“And he causeth all, both small and great, rich and poor, free and bond, to receive a mark in their right hand, or in their foreheads: And that no man might buy or sell, save he that had the mark, or the name of the beast, or the number of his name.” (Revelation 13:16-17, KJV, emphasis mine).

Without the mark, there is no economic participation- no employment, no credit, no buying food or other necessities. Ladies and Gentlemen, we now live in the time where technology has caught up to Bible prophecy. I am not stating that this particular RFID chip is the Mark of the Beast or anything like that. What this shows is a societal pre-conditioning to such an event. When the One World Government is in place, people will not think twice about extending their hand or forehead to swear allegiance to it. We have allowed technology to supplant our humanity and we are becoming more machine like in the process. Brothers and Sisters, let us be discerning of the times and seasons. God bless you all.

(For further reading on the Mark of the Beast and its consequences, I encourage you to read Revelation 13:18, 14:9, 14:11, 15:2, 16:2, 19:20, 20:4).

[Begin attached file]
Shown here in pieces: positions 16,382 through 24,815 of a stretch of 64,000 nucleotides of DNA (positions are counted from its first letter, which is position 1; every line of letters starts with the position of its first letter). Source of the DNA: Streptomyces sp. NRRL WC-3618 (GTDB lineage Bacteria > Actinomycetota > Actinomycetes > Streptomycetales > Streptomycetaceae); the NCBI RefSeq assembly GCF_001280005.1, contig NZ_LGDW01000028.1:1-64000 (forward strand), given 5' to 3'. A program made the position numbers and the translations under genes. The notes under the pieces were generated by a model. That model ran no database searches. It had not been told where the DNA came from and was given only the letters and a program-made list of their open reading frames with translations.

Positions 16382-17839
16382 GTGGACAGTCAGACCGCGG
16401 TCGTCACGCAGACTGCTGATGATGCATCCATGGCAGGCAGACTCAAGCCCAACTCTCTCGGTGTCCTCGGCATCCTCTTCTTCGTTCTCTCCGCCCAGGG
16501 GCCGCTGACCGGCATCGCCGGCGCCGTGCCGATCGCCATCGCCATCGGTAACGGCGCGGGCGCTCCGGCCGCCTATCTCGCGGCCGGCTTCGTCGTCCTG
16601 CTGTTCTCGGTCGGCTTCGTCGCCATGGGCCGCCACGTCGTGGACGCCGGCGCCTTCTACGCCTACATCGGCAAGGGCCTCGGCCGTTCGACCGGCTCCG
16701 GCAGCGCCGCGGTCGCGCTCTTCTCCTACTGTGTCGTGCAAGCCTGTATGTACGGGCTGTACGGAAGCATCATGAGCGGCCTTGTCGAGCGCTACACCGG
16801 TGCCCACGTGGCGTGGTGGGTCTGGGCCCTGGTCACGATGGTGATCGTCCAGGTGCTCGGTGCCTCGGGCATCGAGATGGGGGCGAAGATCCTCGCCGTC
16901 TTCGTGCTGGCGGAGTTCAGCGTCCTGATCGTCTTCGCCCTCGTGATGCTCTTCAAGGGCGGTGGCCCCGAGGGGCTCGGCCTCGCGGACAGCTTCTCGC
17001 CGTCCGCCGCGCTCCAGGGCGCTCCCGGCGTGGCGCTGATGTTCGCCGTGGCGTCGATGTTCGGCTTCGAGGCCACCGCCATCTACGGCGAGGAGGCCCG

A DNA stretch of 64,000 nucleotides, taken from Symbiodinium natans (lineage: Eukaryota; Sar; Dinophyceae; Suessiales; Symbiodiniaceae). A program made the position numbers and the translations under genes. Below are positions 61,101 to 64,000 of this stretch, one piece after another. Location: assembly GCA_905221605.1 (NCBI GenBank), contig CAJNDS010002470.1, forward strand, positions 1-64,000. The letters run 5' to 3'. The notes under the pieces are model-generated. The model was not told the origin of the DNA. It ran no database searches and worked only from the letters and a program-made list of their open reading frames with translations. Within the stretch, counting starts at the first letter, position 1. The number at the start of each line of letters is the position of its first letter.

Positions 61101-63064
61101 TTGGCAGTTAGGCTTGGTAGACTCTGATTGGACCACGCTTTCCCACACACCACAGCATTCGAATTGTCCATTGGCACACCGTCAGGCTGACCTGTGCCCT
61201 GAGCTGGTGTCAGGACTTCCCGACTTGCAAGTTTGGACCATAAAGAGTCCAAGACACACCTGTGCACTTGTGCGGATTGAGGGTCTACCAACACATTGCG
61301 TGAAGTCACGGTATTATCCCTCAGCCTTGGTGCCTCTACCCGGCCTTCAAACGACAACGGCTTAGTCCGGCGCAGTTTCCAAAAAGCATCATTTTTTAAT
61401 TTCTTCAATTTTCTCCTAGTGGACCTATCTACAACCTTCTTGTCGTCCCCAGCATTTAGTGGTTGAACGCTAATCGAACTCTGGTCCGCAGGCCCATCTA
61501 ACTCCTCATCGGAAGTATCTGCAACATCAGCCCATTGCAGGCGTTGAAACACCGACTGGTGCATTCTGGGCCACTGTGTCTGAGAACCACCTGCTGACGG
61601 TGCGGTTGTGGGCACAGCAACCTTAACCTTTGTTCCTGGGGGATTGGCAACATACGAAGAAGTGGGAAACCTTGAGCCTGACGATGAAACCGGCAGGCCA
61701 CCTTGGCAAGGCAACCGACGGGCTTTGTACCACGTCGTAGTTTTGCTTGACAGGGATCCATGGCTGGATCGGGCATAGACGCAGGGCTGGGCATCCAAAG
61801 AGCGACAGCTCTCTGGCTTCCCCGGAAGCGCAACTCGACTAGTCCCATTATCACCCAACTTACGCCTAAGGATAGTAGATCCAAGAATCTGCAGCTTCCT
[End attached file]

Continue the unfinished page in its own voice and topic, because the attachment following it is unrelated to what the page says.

The Virtue of Fortitude

Ever heard the expression “It builds character?” The “it” is what you are going through at the present moment. Though “It builds character” is often used flippantly and sarcastically, there is a golden nugget of truth we can mine from this statement.

Character is who you are- your mentality, values, beliefs, judgments, perceptions, which shape your responses to life and circumstances. Your character is fully within your control. Much like gold and silver, character will go through a refinement process.

“Take away the dross from the silver, and there comes out a vessel for the smith.” (Proverbs 25:4, NASB).

We are the silver. The dross is our impurities or imperfections. The vessel is what we will be and the smith is God. It is the smith who helps shape the silver into what it is supposed to be.